Much of the rhetoric emanating from the mouths of those charged with the future of IndyCar is increasingly disturbing, defies sense and foolishly dismisses the reality of history. Derrick Walker is on record as saying balance is 1/3 ovals, 1/3 street circuits and 1/3 road courses. Uh, no. That is not balance. That is 67% non-oval. Insist on 50% oval and 50% non-oval.
Dan Anderson, now the guy in charge of the ENTIRE IndyCar ladder, openly advocates purging ovals as expressed in an interview on Gordon Kirby’s website: “We’re going to do less ovals,” he said. “I think that the model that requires Indy Lights to do five, six or seven oval races a year is just not workable. It defeats the population in the series because too many drivers from foreign countries don’t understand ovals or are scared of them. Oval racing is exciting but there’s a high cost in crash damage and everything else. We definitely need to train drivers on ovals. My F2000 series does one oval race. My Pro Mazda series does two oval races and my Indy Lights series will do three oval races. That’s the progression that I think we need to do. In the years to come if we see ourselves healthy and we can expand beyond that without hurting the car counts, we’ll do that. “ I like Dan and the way he operates, but American racing IS oval racing. ‘Training drivers’ and ‘crash damage’ are weak excuses for aberrant behavior by self-serving team owners that have been trying unsuccessfully for forty years turn IndyCar into a domestic version of Formula 1.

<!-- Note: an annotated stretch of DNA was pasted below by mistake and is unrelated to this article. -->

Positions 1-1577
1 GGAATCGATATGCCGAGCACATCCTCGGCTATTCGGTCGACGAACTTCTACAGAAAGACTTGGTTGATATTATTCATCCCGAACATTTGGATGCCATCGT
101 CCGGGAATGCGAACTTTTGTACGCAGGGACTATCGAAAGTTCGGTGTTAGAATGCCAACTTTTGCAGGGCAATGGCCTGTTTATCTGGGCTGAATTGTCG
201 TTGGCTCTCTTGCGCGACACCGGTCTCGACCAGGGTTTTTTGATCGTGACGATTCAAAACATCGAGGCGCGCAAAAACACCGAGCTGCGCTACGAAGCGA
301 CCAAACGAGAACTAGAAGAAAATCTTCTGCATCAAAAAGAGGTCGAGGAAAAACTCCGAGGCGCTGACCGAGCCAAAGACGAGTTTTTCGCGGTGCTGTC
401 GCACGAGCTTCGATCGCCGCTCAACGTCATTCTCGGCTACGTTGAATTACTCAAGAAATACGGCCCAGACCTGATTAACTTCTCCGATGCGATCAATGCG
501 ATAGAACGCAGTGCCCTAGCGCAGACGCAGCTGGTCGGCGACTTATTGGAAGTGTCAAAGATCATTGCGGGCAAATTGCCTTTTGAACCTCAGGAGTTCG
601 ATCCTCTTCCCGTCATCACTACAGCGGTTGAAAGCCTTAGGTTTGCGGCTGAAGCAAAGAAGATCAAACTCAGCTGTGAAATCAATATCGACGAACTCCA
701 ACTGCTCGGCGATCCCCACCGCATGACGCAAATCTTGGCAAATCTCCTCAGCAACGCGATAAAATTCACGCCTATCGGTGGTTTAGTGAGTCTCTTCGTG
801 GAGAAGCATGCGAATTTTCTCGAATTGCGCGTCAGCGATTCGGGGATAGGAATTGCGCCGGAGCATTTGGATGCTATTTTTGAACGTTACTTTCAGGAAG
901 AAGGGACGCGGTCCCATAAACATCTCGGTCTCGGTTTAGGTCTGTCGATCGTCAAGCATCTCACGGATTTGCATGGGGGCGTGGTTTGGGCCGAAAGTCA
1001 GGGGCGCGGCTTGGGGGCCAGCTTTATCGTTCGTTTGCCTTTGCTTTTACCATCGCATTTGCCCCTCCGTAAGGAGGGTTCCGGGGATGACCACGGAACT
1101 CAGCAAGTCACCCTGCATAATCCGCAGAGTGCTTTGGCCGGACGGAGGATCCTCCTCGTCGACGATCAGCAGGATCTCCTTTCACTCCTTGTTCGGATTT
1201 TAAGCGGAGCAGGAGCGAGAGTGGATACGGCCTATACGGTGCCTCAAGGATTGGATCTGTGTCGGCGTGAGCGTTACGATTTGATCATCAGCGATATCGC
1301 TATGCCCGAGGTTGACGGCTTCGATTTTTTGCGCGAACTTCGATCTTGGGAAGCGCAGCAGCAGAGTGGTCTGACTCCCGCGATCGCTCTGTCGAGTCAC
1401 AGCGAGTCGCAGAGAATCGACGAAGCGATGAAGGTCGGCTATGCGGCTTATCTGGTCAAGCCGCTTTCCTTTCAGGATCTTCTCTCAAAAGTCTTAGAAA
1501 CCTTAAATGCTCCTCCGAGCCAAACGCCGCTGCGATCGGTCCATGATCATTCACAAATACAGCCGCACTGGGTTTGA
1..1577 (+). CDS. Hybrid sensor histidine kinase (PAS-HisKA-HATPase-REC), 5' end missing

The only real proof anyone needs to make a case for ovals is to look at NASCAR’s recent deals. Despite attendance that is slipping and television ratings that are down, NBC Sports just opened the bank for NASCAR rights and their 30+ ovals, two road courses and no street circuits. I strongly suggest the Formula One-abees again wresting control of IndyCar take a strong, objective look at the history and demise of every big time road racing series in the country.
It is high time to concoct the strongest possible lineup that mixes every type of venue over twenty events spread from right after the Super Bowl to the beginning of football season. Each one can be made to work with coherent terms, promotion and execution. In no particular order, here are the best choices:
- Rockingham (Hillenburg’s track)
Ten Non-Ovals (5 natural terrain; 5 temporaries):
- Watkins Glen
- Long Beach
- St. Pete
- Get Pikes Peak reopened for real racing, install SAFER and go racing.
Need alternate non-ovals? There are some choices:
- Road America
- Miller in Utah
- Something in Canada
Ovals must be the primary basis for the series. If the mostly foreign twisty specialists are more like Mike Conway than Ed Carpenter, find more Ed Carpenters. It is not difficult if you look. If you want, open ten races to the formula bunch and award its own championship. Run a field of Ed Carpenters on ovals and award a championship for that. One thing is for certain: Over emphasis on non-ovals is pointless and and has no meaningful future. Do what is right for a change.